How about a Grand Slam tour every year?
Wales' Alun-Wyn Jones is tackled by David Pocock of Australia (AAP Image/Paul Miller)
Rarely does the money-hungry IRB overlook a ready cash-cow, but they have by not scheduling a Grand Slam every year.
It adds spice and meaning to the end of year tours by southern hemisphere nations New Zealand, Australia, and South Africa. And Argentina must be included now they are in the Rugby Championship.
Since 1905-06 there have only been 26 Grand Slam tours against England, Ireland, Scotland, and Wales, with just nine Slams.
The Boks have won four (1912-13, 1931-32, 1951-52, and 1960-61), the All Blacks four (1978, 2005, 2008, and 2010), the Wallabies just one in 1984.
That’s small pickings from the Boks and All Blacks, having played nine Slams each, the Wallabies eight.
So instead of rare Slams, make it a feature every year with one southern hemisphere nation on duty.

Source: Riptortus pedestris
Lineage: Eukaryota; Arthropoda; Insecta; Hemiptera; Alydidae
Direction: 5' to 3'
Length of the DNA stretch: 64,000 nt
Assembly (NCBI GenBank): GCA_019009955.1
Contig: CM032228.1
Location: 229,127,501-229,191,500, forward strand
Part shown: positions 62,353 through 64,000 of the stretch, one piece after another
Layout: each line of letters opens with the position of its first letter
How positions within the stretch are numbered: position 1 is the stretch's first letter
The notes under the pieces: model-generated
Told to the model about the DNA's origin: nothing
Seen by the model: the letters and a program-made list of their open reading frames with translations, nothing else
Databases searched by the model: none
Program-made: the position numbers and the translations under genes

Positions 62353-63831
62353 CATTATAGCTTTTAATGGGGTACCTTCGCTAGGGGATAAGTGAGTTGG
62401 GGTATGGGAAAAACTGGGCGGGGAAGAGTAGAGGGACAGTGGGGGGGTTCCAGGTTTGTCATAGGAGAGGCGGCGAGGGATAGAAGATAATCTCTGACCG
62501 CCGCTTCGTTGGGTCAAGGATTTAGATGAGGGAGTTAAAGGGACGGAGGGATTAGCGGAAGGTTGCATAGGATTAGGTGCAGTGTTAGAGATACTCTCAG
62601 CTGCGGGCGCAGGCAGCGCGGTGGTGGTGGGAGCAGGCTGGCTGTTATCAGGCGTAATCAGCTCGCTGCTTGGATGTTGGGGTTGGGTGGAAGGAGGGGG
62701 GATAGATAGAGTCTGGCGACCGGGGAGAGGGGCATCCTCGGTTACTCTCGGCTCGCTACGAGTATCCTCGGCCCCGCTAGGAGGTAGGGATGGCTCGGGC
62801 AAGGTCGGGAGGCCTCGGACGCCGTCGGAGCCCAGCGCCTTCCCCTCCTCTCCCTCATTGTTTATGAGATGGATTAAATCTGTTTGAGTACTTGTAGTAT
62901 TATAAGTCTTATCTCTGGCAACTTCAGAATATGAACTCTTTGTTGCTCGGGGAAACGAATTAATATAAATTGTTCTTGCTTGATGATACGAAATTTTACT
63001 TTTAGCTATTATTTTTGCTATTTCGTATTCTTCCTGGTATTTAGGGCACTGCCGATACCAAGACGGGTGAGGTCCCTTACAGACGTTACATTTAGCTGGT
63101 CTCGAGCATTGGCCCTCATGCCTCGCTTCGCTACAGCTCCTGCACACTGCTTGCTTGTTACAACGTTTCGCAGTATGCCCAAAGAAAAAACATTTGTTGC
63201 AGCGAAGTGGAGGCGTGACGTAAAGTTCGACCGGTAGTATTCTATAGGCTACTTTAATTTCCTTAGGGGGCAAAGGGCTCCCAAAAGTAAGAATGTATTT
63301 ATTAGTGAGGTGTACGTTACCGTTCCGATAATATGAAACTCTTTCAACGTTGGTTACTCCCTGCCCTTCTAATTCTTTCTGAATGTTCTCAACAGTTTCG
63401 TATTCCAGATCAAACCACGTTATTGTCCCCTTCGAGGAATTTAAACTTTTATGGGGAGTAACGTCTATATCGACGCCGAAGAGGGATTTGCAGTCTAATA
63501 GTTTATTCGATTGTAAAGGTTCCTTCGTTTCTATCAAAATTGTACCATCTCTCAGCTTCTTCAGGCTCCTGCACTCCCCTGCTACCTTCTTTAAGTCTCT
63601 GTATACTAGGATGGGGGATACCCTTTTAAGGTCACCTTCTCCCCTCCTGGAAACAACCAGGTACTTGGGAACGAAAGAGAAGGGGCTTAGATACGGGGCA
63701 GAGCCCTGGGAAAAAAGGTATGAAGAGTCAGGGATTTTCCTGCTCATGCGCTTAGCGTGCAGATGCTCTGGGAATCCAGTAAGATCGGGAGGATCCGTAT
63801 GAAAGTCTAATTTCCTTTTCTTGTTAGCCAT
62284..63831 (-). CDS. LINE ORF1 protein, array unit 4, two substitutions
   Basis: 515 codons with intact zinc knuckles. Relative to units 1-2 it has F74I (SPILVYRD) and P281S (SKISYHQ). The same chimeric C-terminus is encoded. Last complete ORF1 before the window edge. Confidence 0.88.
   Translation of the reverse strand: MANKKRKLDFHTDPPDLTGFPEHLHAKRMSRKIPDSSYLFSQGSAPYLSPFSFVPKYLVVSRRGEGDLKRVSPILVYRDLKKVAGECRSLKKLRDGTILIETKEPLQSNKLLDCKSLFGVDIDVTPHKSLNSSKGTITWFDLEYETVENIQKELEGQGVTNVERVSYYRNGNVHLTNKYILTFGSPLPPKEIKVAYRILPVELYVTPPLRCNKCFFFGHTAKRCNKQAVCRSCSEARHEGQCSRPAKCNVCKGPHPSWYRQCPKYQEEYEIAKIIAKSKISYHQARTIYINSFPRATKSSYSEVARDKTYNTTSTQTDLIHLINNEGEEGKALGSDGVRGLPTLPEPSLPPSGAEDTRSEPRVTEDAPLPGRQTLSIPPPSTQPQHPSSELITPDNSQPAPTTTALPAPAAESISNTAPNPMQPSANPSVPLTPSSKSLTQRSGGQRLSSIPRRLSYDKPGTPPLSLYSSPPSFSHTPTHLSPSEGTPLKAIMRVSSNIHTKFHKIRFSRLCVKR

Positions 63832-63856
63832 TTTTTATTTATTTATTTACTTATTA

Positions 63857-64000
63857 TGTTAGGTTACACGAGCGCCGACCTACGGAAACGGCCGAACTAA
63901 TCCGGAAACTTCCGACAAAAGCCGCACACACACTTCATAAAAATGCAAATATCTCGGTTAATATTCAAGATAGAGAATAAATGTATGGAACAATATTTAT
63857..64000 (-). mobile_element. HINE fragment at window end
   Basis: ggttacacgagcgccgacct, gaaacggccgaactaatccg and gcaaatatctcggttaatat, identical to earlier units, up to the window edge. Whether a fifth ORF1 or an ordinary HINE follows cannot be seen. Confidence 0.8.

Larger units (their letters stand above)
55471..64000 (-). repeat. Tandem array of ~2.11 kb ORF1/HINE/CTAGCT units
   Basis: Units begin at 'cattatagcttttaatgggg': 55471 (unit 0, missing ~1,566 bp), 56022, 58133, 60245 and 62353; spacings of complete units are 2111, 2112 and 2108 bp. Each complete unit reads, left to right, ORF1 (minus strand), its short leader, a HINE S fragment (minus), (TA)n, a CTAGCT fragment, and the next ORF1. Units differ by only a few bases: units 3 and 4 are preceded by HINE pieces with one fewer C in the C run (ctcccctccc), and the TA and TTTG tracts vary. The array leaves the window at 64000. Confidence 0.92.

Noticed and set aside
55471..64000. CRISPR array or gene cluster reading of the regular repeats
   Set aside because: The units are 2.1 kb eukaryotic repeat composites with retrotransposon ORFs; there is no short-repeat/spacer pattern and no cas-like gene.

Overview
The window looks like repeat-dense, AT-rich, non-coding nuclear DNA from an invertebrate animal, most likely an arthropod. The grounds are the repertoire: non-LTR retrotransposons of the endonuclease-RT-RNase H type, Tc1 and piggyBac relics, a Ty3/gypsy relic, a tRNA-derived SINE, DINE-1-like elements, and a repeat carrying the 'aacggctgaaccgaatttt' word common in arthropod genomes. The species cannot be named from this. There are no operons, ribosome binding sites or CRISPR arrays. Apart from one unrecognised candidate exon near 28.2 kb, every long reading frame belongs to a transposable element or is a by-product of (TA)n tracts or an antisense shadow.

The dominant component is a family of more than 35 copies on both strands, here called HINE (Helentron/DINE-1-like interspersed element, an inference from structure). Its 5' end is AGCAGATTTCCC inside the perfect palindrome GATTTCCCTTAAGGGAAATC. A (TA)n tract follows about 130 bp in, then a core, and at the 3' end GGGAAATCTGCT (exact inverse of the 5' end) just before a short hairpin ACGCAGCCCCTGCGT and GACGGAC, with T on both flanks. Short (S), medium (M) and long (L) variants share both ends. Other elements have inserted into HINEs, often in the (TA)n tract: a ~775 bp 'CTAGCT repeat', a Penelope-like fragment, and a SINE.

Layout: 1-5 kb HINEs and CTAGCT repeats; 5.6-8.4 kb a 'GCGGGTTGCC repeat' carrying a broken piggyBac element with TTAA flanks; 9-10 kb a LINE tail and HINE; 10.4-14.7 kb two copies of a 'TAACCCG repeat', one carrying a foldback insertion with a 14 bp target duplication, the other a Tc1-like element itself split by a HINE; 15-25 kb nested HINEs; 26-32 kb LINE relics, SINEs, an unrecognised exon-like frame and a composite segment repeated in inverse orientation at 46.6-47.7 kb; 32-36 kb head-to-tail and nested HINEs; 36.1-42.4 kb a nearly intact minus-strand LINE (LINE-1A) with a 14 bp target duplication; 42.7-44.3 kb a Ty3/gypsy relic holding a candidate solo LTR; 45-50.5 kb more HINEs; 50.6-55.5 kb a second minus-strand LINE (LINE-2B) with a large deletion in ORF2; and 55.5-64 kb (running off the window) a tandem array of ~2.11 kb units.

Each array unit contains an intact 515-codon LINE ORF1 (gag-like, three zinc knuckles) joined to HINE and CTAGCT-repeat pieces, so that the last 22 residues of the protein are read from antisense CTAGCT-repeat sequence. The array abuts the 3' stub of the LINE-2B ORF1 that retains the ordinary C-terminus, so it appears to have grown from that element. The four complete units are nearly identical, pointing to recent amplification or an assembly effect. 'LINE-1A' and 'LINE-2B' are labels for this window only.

The other three nations play against France and Italy that year, and two of the four Home Unions.
So there would be a four-year Slam cycle shared individually in turn by the All Blacks, Boks, Wallabies, and Pumas: a financial bonanza, and a huge interest factor among the rugby hungry fans of England, Scotland, Ireland, and Wales.
And in the process, it would give added incentives to the Home Unions to improve their standards.
A win-win situation.
By the way, there has only been one Grand Slam tour in 26 where the touring nation has lost all four – the 1957-58 Wallabies.
Coached by Dave Cowper, and led by Bob Davidson, the side included Terry Curley, Rod Phelps, Jim Lenehan, straight out of St Ignatius, Arthur Summons, Kevin Ryan, John Thornett, Nick Shehadie, and Tony Miller.
But every international was closely fought, losing 9-3 to Wales, 9-6 to Ireland, 9-6 to England, and 12-8 to Scotland.
Which further undelines how difficult it is to win a Grand Slam when so many class Wallabies couldn’t win a game in 57-58,
So let’s have one every year.